Stories of Adaptation & Resilience: Northwest Film Forum

Emily Zimmerman
10 min readApr 8, 2020
“Art Must Thrive in Difficult Times.” Exterior of the Northwest Film Forum in Seattle after the COVID-19 crisis. Photo credit: Christopher Day.

The Northwest Film Forum (NWFF) plays a crucial role in the Seattle arts ecology. A center for community that presents vibrant programs across the genres of film, performance, and sound, the NWFF also offers a robust set of educational programs for young filmmakers, acts as a fiscal sponsor to organizations and film projects across Washington State, and partners with a variety of institutions through programming. Cinemas, like all institutions dependent on ticket income, were amongst the most deeply and immediately impacted by the COVID-19 crisis. Adapting quickly to the crisis, the NWFF moved their programs online in three days, and managed to hold on to all their staff by equitably distributing a reduction of hours across all positions. At the same time, they managed to serve their community by offering online screenings on a sliding scale and put out a call for memberships and donations to help see the organization through the crisis.

I spoke with Vivian Hua, Executive Director, and Rana San, Artistic Director on April 3, 2020 about how the COVID-19 crisis had impacted the organization.

Emily Zimmerman: How is COVID-19 affecting programming and the way that you’re carrying out your work on a day-to-day basis?

Rana San: It’s a huge question, but it feels like in some ways the way that we do our work hasn’t really changed that much. The core of how we approach our programming and collaboration with our community partners — how that work gets envisioned and brought to life — hasn’t changed. It’s the platform that’s shifted in a really big way. I keep thinking how fortunate we are at Northwest Film Forum, in that we’ve been on a trajectory that is community centered, so when this hit, we had people to turn to, to say “How do we work together to now create this new normal? To create this new platform, where we can continue to do programming together, continue to offer something that is valuable to all of our communities and to all of our constituents?”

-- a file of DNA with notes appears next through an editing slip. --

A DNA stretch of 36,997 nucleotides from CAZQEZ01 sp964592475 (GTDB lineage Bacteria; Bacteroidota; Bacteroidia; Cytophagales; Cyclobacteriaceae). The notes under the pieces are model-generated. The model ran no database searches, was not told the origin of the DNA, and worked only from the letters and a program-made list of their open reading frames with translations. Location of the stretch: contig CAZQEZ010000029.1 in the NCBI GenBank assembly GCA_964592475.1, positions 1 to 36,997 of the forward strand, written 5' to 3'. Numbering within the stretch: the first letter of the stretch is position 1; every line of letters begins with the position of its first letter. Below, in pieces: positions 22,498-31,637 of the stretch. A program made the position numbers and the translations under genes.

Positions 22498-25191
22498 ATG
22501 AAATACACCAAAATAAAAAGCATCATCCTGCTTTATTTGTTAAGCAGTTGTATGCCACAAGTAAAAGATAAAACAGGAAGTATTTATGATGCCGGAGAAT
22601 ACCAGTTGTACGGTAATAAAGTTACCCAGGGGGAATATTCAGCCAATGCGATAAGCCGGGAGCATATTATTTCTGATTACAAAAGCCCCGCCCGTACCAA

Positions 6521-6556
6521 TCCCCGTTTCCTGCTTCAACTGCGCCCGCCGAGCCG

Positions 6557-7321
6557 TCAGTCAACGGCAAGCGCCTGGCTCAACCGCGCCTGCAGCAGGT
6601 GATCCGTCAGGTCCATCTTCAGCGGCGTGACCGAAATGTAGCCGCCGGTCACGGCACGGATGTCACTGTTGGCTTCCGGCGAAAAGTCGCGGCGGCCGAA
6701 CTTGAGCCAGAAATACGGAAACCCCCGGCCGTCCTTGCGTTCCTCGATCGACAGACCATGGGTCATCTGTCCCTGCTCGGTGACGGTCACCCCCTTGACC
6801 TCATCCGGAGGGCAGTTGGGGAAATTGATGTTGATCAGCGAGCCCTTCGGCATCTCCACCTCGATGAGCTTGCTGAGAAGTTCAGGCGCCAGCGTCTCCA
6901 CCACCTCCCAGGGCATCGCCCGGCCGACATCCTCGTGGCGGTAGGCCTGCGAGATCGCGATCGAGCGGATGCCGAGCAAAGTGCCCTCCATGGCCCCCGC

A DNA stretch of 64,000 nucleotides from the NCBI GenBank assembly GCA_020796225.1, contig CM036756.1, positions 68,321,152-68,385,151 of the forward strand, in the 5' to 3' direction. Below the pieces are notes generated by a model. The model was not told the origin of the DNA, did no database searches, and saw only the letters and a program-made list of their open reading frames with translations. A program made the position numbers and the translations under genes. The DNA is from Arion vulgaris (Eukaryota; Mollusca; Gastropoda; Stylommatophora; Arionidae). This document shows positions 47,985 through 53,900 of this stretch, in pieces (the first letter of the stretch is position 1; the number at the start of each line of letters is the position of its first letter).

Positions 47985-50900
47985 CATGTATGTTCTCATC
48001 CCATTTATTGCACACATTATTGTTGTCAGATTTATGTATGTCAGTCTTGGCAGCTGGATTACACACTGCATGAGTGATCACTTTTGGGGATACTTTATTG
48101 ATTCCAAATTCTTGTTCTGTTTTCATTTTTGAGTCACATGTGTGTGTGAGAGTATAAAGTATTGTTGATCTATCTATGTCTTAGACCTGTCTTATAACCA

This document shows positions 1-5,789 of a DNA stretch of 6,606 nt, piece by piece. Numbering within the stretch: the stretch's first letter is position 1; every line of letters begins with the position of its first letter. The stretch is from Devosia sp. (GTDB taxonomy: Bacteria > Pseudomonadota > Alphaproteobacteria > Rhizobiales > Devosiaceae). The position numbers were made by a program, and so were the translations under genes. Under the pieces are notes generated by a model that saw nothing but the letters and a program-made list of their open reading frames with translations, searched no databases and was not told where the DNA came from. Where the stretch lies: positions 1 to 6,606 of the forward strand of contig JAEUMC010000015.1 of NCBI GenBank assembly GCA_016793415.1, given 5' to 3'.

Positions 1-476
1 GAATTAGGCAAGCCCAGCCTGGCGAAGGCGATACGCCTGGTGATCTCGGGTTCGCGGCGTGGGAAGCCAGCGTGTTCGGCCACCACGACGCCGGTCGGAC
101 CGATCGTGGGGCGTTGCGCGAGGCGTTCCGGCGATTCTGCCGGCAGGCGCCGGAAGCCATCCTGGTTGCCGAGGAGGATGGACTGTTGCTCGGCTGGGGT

Vivian Hua: It’s been a big benefit that we are a small and nimble organization that has been able to pivot quickly at this time.

RS: The size of our organization and limited resources is something that we occasionally lament but in this case it really turned out to be a benefit, because we can all shift really quickly.

EZ: So factors that build resilience might include having a robust network of resources that you can draw upon and a nimble organization size. I remember someone once told me that in the last mass extinction that size was an important factor for survival, those organisms that required less resources were more adaptable.

Has it shifted your relationship with the community at all?

VH: Honestly, I think that organizations that are really about serving the community right now are really getting noticed for that, and I don’t think we’re an exception or special in that regard. A lot of people who are holding to community values — I’m thinking about people who turn the restaurants in the community kitchens; people who are doing resiliency fundraisers — I think if you’re doing work that benefits not just you at this time, people will notice.

EZ: Acting where your core values are.

VH: It’s been cool to see that you can operate from a place of core values rather than just being necessarily worried about like, “Oh this needs to pencil out.” Or “Oh, this is the bottom line that I need to address.” It’s not like gangbusters profitable; let’s not lie about that. It’s not long term sustainable. But for the moment, it’s cool that we can offer sliding scale ticketing and people can watch screenings for zero dollars because they have zero dollars. It’s been nice to see that people care about values right now.

EZ: I think that’s one of the really beautiful aspects of this time. Have you seen the online communities augment at all?

RS: We have, in really big ways. Over the first two weeks that we moved the ByDesign Festival online, our design and architecture film festival online, and then the following week, we did some throwbacks to award winners from our Local Sightings Pacific Northwest-focused film festival. In both of those weeks, I was sending personal messages to all of the registrants and seeing where people were registering from was amazing. People tuning in from Spain and from Mexico and from France and lots of people from the East coast.